Buddhist monk seeking job of police officer turned down in Sri Lanka

A Buddhist monk who wanted to join Sri Lanka's police force had his application rejected and told he'd first have to give up his saffron robes and leave the monastery.

The monk was among nearly 1,000 people who applied for a job on the force, said Neville Piyadigama, chairman of the National Police Commission, an independent body that handles recruitment.

"We rejected his application," Piyadigama told The Associated Press, asking how a Buddhist monk bound by nonviolence could "perform the duties of a police officer, as he has to wear a uniform and carry a gun."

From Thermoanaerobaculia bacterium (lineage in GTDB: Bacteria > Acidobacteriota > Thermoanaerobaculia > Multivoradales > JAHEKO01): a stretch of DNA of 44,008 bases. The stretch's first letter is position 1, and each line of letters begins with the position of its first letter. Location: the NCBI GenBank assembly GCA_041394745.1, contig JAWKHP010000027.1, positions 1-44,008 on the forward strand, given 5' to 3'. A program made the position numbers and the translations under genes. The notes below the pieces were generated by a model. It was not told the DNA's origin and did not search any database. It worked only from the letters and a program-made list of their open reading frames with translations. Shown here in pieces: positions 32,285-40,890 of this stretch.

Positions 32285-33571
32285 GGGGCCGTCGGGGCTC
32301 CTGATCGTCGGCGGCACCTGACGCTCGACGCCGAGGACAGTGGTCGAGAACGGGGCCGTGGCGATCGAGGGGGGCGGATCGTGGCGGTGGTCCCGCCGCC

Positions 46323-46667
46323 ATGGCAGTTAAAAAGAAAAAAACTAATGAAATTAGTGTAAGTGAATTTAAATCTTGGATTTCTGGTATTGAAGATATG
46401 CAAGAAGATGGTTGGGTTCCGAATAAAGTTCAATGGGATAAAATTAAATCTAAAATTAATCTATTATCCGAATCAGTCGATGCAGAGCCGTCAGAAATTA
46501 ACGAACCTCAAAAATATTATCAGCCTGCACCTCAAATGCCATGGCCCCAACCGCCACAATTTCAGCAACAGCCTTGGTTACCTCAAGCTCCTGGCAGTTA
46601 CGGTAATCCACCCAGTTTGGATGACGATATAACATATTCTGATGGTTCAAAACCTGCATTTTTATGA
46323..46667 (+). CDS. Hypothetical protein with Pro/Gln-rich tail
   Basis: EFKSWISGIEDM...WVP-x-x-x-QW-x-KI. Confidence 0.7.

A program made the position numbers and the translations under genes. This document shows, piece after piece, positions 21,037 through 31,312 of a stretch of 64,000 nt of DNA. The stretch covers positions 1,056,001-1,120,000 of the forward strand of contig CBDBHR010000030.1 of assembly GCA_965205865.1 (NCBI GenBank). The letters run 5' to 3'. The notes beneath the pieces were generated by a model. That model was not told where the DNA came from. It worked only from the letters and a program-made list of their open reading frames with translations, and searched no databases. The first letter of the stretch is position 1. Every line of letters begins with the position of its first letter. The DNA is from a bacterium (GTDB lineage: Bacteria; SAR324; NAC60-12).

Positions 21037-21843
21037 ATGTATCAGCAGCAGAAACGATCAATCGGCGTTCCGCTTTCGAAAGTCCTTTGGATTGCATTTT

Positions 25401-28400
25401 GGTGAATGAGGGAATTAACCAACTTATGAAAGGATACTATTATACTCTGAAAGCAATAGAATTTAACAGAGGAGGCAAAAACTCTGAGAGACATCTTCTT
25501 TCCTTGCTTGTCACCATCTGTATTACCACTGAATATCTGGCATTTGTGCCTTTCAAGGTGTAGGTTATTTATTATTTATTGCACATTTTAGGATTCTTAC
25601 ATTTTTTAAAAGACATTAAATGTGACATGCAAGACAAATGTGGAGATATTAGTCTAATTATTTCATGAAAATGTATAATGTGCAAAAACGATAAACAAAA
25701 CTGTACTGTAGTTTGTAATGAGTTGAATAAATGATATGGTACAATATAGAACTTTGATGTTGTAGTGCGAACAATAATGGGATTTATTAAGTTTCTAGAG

Piyadigama, however, said the monk could join if he resigned from the monkhood.

The name of the monk was withheld by the commission.

A vast majority of Sri Lanka's majority ethnic Sinhalese are Buddhists and monks consider themselves guardians of the nation, reports AP.

Sri Lanka's police play a crucial role against Tamil rebels who began fighting in 1983 for a separate homeland for Sri Lanka's 3.1 million minority ethnic Tamils.

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